Then church elders sent me a letter, saying they truly and urgently needed me. That night, I cried out to God. I said, Have mercy. I want to serve you, but let me just do what I am already doing.
But God wouldn’t leave it at that. He reminded me that all the struggle wasn’t about me at all, but about what I could do for others in His name.
It was about giving the hungry something to eat.
About helping the thirsty have clean water to drink.
About enabling kids to get an education.
And showing others how they can do the same.
For as the Lord says: Whatever you do to the least of my brothers and sisters, that you do unto me.
Accepting the call of God
It took me back to my very first Global Leadership Summit—and the speaker who said: Identify a need in your community, and find out how you can meet that need.
That realization changed everything for me, and broke the ice with those who, at first, could not understand what I—a woman preacher—was doing in their midst. Now people who once wanted to kill me say I am the mother of the community.
Now people who once wanted to kill me say I am the mother of the community.
That is personally gratifying, but the best moments come when people ask if they should accept the call of God. Many over the years—men and women alike—have joined the ministry, new leaders inspiring vision and igniting transformation as they go.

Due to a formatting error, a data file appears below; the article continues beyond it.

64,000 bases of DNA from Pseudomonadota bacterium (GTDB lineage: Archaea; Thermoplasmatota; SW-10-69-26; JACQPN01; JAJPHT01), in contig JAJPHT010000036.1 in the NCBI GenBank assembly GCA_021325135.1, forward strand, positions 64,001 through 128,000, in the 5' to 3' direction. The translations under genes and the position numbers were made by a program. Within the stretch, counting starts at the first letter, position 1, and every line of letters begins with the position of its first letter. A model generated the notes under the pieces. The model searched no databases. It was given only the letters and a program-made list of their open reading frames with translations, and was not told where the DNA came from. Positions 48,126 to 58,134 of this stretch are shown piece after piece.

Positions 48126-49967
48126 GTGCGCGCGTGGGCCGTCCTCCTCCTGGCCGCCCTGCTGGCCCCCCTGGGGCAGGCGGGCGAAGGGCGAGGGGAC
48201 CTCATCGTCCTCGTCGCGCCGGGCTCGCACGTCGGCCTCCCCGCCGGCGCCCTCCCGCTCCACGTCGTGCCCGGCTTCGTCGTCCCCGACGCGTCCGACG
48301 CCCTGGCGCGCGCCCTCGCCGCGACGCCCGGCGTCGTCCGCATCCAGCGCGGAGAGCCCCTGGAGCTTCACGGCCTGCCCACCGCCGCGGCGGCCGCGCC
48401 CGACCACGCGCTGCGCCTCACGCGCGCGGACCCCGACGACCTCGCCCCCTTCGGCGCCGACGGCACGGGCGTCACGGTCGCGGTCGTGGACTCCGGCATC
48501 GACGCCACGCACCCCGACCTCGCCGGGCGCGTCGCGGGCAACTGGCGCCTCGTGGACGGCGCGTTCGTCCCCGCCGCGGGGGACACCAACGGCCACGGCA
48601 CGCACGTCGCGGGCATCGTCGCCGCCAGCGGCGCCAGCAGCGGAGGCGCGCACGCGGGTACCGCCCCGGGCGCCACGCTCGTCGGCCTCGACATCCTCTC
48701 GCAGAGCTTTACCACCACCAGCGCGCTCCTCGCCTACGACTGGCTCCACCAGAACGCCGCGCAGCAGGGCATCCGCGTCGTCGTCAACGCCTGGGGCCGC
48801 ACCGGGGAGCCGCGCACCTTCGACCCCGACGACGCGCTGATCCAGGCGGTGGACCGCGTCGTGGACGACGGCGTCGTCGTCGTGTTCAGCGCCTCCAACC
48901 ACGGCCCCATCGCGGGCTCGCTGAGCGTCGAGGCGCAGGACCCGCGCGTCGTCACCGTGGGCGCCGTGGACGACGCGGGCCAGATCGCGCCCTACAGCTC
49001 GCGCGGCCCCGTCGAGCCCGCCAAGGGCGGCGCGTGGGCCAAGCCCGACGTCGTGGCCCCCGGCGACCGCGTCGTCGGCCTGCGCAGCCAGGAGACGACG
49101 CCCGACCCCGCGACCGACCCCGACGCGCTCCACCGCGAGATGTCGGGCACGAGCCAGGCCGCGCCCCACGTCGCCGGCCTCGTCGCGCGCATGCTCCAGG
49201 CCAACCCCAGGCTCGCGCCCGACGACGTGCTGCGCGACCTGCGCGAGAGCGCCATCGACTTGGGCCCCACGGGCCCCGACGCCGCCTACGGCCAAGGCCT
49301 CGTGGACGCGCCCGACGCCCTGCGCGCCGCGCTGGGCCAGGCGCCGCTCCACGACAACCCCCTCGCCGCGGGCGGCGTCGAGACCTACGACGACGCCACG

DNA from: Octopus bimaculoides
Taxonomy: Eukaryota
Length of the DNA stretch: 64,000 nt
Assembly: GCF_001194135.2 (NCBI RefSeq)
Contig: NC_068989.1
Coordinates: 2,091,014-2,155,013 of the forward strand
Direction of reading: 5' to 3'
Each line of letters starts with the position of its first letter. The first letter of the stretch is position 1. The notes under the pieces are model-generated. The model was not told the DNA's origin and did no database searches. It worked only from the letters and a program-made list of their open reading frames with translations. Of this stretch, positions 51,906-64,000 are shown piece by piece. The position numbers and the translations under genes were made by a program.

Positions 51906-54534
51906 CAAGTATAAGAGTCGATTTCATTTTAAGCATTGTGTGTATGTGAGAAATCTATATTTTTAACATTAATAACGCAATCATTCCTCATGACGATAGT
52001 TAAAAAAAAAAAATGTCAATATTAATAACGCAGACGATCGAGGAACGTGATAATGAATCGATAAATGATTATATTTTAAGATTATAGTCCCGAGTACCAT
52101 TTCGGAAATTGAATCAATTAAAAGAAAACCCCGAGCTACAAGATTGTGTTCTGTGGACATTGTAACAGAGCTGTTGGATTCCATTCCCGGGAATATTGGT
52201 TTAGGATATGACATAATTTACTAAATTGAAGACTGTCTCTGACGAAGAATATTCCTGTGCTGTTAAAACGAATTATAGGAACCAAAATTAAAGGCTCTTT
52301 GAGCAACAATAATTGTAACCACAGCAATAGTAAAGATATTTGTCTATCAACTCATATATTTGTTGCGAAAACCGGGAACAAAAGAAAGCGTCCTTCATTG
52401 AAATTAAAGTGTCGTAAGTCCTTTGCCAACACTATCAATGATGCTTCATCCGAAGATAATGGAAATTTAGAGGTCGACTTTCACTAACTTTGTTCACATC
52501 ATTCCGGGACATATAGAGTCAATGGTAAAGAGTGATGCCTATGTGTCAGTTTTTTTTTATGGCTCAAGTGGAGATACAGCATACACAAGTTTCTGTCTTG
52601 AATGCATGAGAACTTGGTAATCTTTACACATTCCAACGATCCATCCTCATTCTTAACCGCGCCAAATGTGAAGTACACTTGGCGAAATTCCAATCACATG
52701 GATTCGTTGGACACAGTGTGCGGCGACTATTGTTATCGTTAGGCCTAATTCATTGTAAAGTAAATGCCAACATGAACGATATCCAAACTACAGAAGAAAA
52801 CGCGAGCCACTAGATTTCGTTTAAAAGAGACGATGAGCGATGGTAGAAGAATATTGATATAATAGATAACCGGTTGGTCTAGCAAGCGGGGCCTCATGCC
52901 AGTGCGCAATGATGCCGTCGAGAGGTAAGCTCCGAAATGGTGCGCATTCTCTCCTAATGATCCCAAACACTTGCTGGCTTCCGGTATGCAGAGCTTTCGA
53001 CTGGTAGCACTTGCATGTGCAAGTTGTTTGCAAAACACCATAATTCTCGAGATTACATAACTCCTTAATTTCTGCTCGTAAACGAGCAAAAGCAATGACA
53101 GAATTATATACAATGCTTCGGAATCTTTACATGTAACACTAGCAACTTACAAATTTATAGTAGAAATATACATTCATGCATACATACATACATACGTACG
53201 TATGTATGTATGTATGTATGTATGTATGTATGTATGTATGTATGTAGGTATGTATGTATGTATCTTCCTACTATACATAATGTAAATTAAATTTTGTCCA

They ask what keeps me going—and what they will need to succeed. I tell them they must have conviction. For without it, they will never be able to carry out the will of God.
What are we going to do?
The church God enabled me to found is in Yaoundé, the capital of Cameroon, a city of two-and-a half million people. Its location is, I think, instructive, for we are right between the rich and poor. On one side of the road you see great affluence; while on the other, the level of poverty is heartbreaking. It’s very much a tale of two cities, a tale told again and again all over the world. For as Jesus said: the poor you will always have with you.
Still, I am optimistic. My passion is to leave a legacy in the hearts of people.
The question Christ poses for all Christians is: What are you going to do about it?
God helped me find some of the answers through The Global Leadership Summit and—by extension—what is now the Global Leadership Network. A network pouring back into our lives by helping us reach further to where human needs and spiritual rewards are greatest.
No doubt, there will be difficult days ahead. In my homeland, fighting among rival groups goes on. In the U.S., talk is of a nation more deeply divided than at any time since the American Civil War. Strife is a stubborn part of the human condition.
Still, I am optimistic. My passion is to leave a legacy in the hearts of people. Something that makes them think, redirect their lives and promote positive change.
The Global Leadership Network offers all of us that chance, pouring into thousands of lives and inspiring people everywhere—people like me—to serve God in their churches and communities, and by so doing, change the world. What a story, and what a legacy that is for an organization!
Thank you for being a part of that story—and that legacy. And thank you for giving me hope.